Law firms need leadership to thrive. This was true prior to the world shutting down. It is more critical now than ever. In the weeks leading up to the shut down and the following weeks of isolation, my law firm, made up of 12 very different people, experienced a collective identity crisis.
The firms’ technology platform was set up to work well remotely. We had been cloud-based and paperless for years. We needed to make slight tweaks to processing mail and gathering signatures, but the practical aspects of running the firm from home, was the easy part. The real challenge was addressing the collective mental health and focus of the firm.
We are a collection of individuals all with our own level of risk tolerance, medical backgrounds, and general disposition toward optimism, pragmatism, or anxiety ridden dooms day predictions. People were anxious about the future of family law. Anxious as to whether the impending economic recession would render our prices too high or our growth plans too aggressive. They were anxious about getting sick, or their families getting sick, the possibility of losing a parent or not being able to travel to loved ones if they were to catch coronavirus. They were anxious about losing their jobs.
Our structure provides weekly meetings and quarterly retreats. These are the times when the twelve of us get together to address issues, check in on our performance, and communicate about key issues and future plans of the firm. We share information about judge rulings and celebrate individual wins. These meetings are the most critical aspect of having the firm operate as a cohesive unit and not a group of individuals all practicing under the same roof, or er… corporate structure. It’s been an adjustment to take these meetings virtual so that instead of breaking bread together we are instead some version of Brady Bunch talking heads.
In the beginning of April, it was time for our quarterly retreat. This is a half day meeting to reflect on the previous quarter, tackle large issues, and plan the following quarter. I get information about employee engagement, how each person is doing personally, how they feel about what’s working and not working within the firm, and it’s my opportunity to communicate and re-communicate a vision. This is the time for leadership, and not just from the owner. You will see leadership displayed from attorneys and staff. You will see people take on ownership of problems and solutions. You will build loyalty and culture and you will reduce turnover. Yes, this is time you are not billing clients, you are doing something much more important. You are investing in your future.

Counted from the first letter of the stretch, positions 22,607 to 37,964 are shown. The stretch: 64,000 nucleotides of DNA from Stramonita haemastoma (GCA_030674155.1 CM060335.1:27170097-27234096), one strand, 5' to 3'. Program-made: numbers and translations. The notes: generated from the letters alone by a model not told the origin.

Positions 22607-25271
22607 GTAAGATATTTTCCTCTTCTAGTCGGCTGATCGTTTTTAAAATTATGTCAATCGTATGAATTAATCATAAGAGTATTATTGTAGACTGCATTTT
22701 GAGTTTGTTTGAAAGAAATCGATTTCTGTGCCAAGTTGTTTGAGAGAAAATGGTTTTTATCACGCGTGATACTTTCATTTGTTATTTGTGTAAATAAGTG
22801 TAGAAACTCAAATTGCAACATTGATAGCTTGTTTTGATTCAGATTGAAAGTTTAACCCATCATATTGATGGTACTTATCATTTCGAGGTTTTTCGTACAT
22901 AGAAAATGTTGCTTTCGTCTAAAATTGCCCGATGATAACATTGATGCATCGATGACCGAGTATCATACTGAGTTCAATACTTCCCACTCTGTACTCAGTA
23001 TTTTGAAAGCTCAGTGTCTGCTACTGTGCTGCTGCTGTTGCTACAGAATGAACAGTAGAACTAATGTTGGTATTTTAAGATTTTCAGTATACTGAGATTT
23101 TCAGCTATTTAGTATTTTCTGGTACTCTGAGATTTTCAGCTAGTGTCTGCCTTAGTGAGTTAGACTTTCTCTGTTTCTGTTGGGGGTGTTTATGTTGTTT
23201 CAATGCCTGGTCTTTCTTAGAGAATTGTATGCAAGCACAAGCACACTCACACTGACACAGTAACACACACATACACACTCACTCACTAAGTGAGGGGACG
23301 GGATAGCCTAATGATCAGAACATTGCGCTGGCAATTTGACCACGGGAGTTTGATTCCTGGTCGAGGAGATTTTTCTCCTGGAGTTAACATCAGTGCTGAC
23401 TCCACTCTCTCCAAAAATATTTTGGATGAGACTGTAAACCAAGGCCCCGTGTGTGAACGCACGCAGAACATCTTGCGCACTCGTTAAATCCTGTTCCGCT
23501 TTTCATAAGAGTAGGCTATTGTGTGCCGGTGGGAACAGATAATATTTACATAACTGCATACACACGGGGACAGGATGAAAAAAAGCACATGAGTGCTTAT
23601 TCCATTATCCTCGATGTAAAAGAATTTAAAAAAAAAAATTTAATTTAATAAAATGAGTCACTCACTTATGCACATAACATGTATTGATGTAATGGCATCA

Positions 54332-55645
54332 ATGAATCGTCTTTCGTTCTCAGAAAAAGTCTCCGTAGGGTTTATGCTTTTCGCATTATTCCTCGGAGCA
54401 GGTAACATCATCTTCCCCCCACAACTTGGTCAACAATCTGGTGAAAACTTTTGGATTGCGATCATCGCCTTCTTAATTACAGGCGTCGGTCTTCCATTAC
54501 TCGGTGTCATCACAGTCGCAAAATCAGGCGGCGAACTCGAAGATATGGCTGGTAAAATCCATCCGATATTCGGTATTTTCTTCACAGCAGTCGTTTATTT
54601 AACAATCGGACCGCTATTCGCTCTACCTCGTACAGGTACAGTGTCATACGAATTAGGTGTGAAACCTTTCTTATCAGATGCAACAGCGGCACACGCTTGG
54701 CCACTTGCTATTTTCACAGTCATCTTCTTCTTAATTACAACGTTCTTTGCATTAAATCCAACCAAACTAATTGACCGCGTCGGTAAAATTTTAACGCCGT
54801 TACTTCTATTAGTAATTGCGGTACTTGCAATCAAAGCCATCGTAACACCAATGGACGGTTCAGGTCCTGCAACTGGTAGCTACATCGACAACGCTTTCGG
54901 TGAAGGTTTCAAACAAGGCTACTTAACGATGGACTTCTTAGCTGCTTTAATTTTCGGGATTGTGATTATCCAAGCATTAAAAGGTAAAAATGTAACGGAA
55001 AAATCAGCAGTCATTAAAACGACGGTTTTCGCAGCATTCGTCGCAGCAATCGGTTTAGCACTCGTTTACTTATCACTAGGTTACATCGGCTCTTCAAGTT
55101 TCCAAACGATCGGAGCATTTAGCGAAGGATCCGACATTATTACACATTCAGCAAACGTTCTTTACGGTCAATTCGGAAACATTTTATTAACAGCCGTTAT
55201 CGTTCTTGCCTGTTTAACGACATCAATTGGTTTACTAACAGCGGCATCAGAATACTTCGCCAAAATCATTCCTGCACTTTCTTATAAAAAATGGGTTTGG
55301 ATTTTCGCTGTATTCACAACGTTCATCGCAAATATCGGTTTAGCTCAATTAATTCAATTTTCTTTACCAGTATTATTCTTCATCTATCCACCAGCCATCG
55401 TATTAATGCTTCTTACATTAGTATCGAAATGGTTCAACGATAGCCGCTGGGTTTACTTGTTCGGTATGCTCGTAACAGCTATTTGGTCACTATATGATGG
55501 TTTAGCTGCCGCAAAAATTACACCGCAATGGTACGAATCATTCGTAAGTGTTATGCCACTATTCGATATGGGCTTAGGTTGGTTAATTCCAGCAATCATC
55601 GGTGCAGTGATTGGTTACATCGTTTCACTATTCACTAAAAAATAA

At our last retreat, anxiety was high. I thought long and hard before delivering a modified vision addressing the elephants in the room. I addressed what our plan had been and how and why it was changing to address the shut down and impending economic recession. I explained how we would thrive through the recession and continue to grow by changing strategies on target marketing and by improving the quality of our legal services. I explained there would be no layoffs and how we could collectively ensure that everyone kept their jobs. This leadership strategy spreads the collective responsibility for achieving the vision. Each person knows what is expected of them to contribute to the overall success or failure of the firm. They left the meeting with some of their most significant fears calmed and addressed. They were given purpose, tasks and practical things they could do to regain a sense of control within the world where everything had changed. Every single person experienced a sense of relief from the retreat as we found a way to support one another through shared purpose.
Each meeting concludes with a “rate the meeting” section, one through ten. Since moving virtual, the collective weekly scores had been falling. Last week, near the end of our last Friday meeting, and something felt off. People were quieter and more withdrawn than usual. I added a question: How is everyone doing? Mentally and emotionally? 1-10? It took a minute and then people started opening up. They communicated what they were struggling with. They shared their feelings of isolation, frustration, and cabin fever. They shared the challenge of trying to teach their children, feed their families, stay safe and healthy at home and not go crazy. It was cathartic. You could feel collective relief through voicing and sharing their struggles. Then it was time to rate the meeting and the Brady Bunch talking heads rattled off a host of 10s. Billie Tarascio